. Copyright 2008 American Institute of Physics. (b) A CAD drawing of the NIF MRS positioned onto the target chamber at the line-of-sight 77°–324°. A vertical crosscut is made through the MRS to illustrate the various components in the system, i.e., the magnet, CR-39 detector array, alignment system, and shielding. The Diagnostic Insertion Manipulator (DIM) 90°–315°, not shown in this figure, is used to insert the foil to a distance of 26 cm from the implosion. The MRS is fully surrounded by ∼6000 lbs of polyethylene shielding and is positioned in the shadow of the 50 cm borated gunite cladding on top of the 10 cm thick aluminum target chamber. Reprinted with permission from Related Article(s): J. A. Frenje et al. , Phys. Plasmas17, 056311 (Year: 2010)10.1063/1.3304475

. Copyright 2010 American Institute of Physics.

Image of FIG. 4.
FIG. 4.

(a) A CAD drawing of the OMEGA MRS foil holder, illustrating the 500 μm stainless steel blast shield, the foil, which is flush against the blast shield, and the insertion rod that attaches to the NDI. (b) A CAD drawing of the NIF MRS foil holder, which illustrates the tapered arm and Ta blast shield (described in the text), the foil holder attached directly to the foil and offset from the blast shield by 5 mm, and the bracket that attaches to the DIM. (c) OMEGA MRS foil holder with the 13.2 cm2 low resolution CD2 foil attached. (d) NIF MRS foil holder with the 12.8 cm2 low-resolution CD2 foil attached (blast shield not shown).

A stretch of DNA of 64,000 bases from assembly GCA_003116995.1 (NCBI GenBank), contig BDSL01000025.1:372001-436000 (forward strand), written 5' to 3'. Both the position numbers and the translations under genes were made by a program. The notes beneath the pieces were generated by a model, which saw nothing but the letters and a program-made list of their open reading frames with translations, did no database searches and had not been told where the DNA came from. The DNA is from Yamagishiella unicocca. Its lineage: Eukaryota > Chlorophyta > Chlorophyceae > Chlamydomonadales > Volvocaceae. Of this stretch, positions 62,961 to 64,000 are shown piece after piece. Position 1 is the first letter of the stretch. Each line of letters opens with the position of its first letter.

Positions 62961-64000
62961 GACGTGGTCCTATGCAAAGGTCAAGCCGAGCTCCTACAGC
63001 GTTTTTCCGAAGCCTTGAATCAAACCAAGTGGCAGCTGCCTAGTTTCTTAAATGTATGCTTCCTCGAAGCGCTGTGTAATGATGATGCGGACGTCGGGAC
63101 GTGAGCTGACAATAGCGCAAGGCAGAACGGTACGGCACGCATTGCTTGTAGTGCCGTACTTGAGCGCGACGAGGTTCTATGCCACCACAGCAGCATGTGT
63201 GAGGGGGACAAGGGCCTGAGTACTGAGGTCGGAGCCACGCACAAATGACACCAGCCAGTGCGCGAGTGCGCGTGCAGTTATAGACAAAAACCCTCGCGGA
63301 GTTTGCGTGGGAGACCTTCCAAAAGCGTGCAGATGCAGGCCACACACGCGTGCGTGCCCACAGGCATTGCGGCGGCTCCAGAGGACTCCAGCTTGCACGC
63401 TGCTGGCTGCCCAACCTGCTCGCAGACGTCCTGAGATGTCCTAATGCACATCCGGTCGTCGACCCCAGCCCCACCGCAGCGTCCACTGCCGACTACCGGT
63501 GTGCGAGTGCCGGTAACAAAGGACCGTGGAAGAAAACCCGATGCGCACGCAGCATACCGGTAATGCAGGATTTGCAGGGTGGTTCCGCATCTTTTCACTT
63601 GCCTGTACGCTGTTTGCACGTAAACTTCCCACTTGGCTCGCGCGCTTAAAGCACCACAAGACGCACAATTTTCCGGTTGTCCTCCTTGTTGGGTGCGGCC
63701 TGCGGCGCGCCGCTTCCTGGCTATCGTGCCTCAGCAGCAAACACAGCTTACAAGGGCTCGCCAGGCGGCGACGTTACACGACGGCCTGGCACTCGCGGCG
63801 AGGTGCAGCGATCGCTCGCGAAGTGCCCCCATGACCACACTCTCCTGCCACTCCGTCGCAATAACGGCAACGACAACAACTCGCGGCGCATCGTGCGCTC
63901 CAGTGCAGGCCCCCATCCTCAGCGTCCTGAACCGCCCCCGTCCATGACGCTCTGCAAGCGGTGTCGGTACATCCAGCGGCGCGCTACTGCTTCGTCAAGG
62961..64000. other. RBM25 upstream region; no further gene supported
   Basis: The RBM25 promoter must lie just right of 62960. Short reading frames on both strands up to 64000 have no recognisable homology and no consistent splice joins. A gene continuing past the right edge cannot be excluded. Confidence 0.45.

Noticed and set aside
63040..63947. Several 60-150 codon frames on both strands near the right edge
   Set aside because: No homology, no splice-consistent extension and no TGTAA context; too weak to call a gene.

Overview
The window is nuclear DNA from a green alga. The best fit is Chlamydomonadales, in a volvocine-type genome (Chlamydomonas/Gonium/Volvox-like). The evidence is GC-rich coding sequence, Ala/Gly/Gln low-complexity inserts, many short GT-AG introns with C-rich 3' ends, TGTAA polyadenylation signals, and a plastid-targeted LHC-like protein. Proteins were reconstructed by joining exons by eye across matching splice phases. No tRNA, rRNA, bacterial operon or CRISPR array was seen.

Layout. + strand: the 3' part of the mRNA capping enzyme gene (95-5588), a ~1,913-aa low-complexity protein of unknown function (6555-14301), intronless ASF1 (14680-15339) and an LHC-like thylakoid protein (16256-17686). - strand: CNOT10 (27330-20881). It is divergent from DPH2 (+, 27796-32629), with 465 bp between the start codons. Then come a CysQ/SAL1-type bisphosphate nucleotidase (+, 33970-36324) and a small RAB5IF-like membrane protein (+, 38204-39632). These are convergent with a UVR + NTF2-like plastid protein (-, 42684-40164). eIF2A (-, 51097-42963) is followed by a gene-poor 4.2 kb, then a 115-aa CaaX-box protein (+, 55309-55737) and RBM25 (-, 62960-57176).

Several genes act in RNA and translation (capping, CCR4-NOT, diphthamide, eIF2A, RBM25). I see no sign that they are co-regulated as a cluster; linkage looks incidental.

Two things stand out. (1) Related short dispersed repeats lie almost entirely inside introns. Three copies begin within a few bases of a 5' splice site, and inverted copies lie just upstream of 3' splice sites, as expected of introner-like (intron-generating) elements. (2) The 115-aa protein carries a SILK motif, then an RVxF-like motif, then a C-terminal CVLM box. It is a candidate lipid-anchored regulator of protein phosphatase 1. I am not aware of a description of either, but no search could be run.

Image of FIG. 5.
FIG. 5.

(a) MCNPX simulated fluence of 14 MeV neutrons coming directly from the implosion and neutrons scattered by the foil blast shield for the OMEGA MRS (red curve) and the NIF MRS (blue curve). The OMEGA MRS foil blast-shield is 500 μm thick and made of stainless steel and the NIF MRS foil blast-shield is 1.57 mm thick (on average) and made of tantalum. The total NIF MRS neutron fluence, per produced neutron, is lower than the OMEGA MRS because the foil is further away from the implosion. (b) MCNPX simulated fluence of recoil deuterons at the magnet aperture that originate from the neutron-fluence spectra shown in (a). A 260 μm thick CD2 foil (low resolution) was used in these simulations. As described in the text, the fluence of these recoil deuterons is insignificant when diagnosing high-ρR implosions at OMEGA and the NIF.

Image of FIG. 6.
FIG. 6.